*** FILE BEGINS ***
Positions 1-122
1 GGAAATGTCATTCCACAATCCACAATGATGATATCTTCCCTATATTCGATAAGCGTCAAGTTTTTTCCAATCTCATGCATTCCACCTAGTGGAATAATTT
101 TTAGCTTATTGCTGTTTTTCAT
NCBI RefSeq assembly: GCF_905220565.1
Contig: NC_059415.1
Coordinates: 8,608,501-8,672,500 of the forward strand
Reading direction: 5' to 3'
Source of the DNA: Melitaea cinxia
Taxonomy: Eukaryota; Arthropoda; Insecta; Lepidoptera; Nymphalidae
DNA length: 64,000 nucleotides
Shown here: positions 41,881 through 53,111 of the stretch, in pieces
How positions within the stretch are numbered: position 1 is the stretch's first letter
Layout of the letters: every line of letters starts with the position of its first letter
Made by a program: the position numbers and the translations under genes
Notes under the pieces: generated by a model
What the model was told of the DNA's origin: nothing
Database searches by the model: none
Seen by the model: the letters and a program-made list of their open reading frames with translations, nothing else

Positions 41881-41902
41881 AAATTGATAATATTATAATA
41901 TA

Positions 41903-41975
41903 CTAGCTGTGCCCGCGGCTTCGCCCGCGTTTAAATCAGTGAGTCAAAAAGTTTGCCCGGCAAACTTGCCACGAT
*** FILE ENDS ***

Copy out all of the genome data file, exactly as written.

Positions 1-122
1 GGAAATGTCATTCCACAATCCACAATGATGATATCTTCCCTATATTCGATAAGCGTCAAGTTTTTTCCAATCTCATGCATTCCACCTAGTGGAATAATTT
101 TTAGCTTATTGCTGTTTTTCAT
NCBI RefSeq assembly: GCF_905220565.1
Contig: NC_059415.1
Coordinates: 8,608,501-8,672,500 of the forward strand
Reading direction: 5' to 3'
Source of the DNA: Melitaea cinxia
Taxonomy: Eukaryota; Arthropoda; Insecta; Lepidoptera; Nymphalidae
DNA length: 64,000 nucleotides
Shown here: positions 41,881 through 53,111 of the stretch, in pieces
How positions within the stretch are numbered: position 1 is the stretch's first letter
Layout of the letters: every line of letters starts with the position of its first letter
Made by a program: the position numbers and the translations under genes
Notes under the pieces: generated by a model
What the model was told of the DNA's origin: nothing
Database searches by the model: none
Seen by the model: the letters and a program-made list of their open reading frames with translations, nothing else

Positions 41881-41902
41881 AAATTGATAATATTATAATA
41901 TA

Positions 41903-41975
41903 CTAGCTGTGCCCGCGGCTTCGCCCGCGTTTAAATCAGTGAGTCAAAAAGTTTGCCCGGCAAACTTGCCACGAT